The Cult of the Flashlight

For the record, I’m not a member.

I’ve been aware for a long time of a prepper subculture wrapped entirely around flashlights. Even for those of us who don’t wish to live and breathe flashlights there are trends and fads: spiky bits that stick out in front, bright flashing modes*, weird shapes, exotic materials. There are, out there on the Intertubes, a miriad of fora devoted to all things flashlight.

I’m not here to mock any of that. Really. Hell, I catch myself fetishizing…um…okay, nothing really comes to mind but in one period I did own and repeatedly read all the Patrick O’Brian Aubrey/Maturin novels, and if that doesn’t count as weird I don’t know what does. Harm no innocent soul and do as thou wilt, that’s what I say. You really like flashlights. I think that’s…fine.

But I do use flashlights every single day. Every single day. Repeatedly, as a rule, and as such I probably count as a serious user if not an actual enthusiast. Flashlights, to me, are as ubiquitous as boots and about that exotic.

So let me show you my current stable**, and compare what I’m used to with the new arrival…
Here’s a very old-school Minimag, the one-LED/one-battery Gerber I’ve carried for the past couple of years, and the new guy. Behind them is a Coleman spotlight I use only for checking out things that go bump in the night. It hangs on the wall and occasionally soaks up house current, but it is sometimes useful.

The Minimag ruled pocket flashlights for many years before the boom in fancier fare. I was never without one for decades. It’s not very bright but bright enough to work by, lasts a long time on 2 AA’s, and fits easily in your mouth when you’re doing something that needs both hands. Also it’s got one feature you may never have noticed, that’s a godsend when low-budget camping…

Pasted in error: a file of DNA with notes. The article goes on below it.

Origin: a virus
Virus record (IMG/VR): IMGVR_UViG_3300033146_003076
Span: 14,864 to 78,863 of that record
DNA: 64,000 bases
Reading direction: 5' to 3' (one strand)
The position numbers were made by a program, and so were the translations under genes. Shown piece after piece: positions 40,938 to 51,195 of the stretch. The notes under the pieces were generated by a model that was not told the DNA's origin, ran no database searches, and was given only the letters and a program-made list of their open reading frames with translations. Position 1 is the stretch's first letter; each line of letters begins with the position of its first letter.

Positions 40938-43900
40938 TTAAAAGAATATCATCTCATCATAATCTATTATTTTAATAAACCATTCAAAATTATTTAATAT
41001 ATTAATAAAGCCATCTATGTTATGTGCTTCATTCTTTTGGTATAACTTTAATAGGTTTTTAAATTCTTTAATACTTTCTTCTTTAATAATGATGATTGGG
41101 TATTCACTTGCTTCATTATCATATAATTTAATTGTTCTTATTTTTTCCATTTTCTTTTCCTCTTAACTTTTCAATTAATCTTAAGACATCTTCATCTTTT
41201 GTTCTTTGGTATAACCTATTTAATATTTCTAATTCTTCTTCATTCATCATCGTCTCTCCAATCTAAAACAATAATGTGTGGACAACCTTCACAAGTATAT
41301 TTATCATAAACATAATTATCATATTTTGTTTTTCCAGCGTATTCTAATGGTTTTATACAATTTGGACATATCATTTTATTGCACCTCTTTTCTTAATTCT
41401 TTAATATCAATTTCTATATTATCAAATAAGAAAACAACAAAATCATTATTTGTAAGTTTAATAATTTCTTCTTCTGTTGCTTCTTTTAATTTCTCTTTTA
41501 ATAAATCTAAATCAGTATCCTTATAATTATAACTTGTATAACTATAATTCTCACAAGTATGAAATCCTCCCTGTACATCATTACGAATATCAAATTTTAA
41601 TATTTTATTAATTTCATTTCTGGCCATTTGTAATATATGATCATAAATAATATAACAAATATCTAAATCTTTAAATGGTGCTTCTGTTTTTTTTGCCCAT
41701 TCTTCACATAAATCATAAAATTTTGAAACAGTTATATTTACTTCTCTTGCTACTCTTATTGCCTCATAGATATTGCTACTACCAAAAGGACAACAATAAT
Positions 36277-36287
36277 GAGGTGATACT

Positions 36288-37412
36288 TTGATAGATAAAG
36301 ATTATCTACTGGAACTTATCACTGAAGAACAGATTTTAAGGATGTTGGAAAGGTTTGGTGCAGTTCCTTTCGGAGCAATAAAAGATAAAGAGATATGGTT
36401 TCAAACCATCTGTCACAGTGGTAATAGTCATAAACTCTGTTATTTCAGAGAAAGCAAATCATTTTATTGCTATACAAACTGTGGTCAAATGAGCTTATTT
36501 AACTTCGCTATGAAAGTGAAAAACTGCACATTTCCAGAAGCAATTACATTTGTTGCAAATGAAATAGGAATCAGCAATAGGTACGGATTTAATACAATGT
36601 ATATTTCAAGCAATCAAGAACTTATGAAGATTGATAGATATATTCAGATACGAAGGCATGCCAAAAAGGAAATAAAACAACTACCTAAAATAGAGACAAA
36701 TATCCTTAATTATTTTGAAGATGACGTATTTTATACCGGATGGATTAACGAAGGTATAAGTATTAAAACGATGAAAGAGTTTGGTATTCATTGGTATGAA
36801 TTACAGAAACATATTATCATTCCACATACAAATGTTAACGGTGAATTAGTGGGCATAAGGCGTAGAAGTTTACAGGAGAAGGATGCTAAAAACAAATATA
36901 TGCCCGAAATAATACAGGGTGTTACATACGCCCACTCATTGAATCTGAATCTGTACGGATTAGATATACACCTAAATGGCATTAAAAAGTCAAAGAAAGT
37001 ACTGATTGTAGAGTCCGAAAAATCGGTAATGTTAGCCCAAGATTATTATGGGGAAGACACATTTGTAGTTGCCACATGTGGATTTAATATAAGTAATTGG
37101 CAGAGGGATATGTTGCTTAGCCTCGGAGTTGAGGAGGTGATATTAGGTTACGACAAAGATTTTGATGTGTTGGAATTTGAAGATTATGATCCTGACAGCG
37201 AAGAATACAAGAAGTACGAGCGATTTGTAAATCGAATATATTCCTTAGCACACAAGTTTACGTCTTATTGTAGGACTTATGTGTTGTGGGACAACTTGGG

Your $800 Fenix can't do this.

Your $800 Fenix can’t do this.

Minimags have since gone to LED, and since I’ve never had one I can’t offer an opinion. They don’t wear out, and so they don’t require a replacement. But they’re probably a lot like my little Gerber…
I like this little flashlight. Fits easily in a pocket so it’s always there. It actually fits inside the open bolt of long-action .30 caliber rifles for bore inspection, but I didn’t know that when I bought it. It’s not very bright, but again bright enough for working. Clips easily to a cap brim, and is light enough not to pull the cap down over your eyes. It does only one thing, but it does it very well. I freely concede there have been plenty of times I’ve wished it could make more light. Turns on and off by twisting the endcap. At as I recall $35, this is the most expensive flashlight I ever bought except for one Streamlight many years ago which soured me for all time on certain flashlight-related matters***.

And there you have it. I’m a simple guy. I like simple clothes, simple guns and simple flashlights. And then, into my home strode the new guy. The first thing I knew about it was that it was rechargeable. I call that a plus. I immediately removed the battery, put it on the charger, and learned it was already fully charged. Okay – put it back together, click the end cap…

And odd things began happening. This flashlight has seven brightness settings and four separate operating modes. I looked it up on Amazon…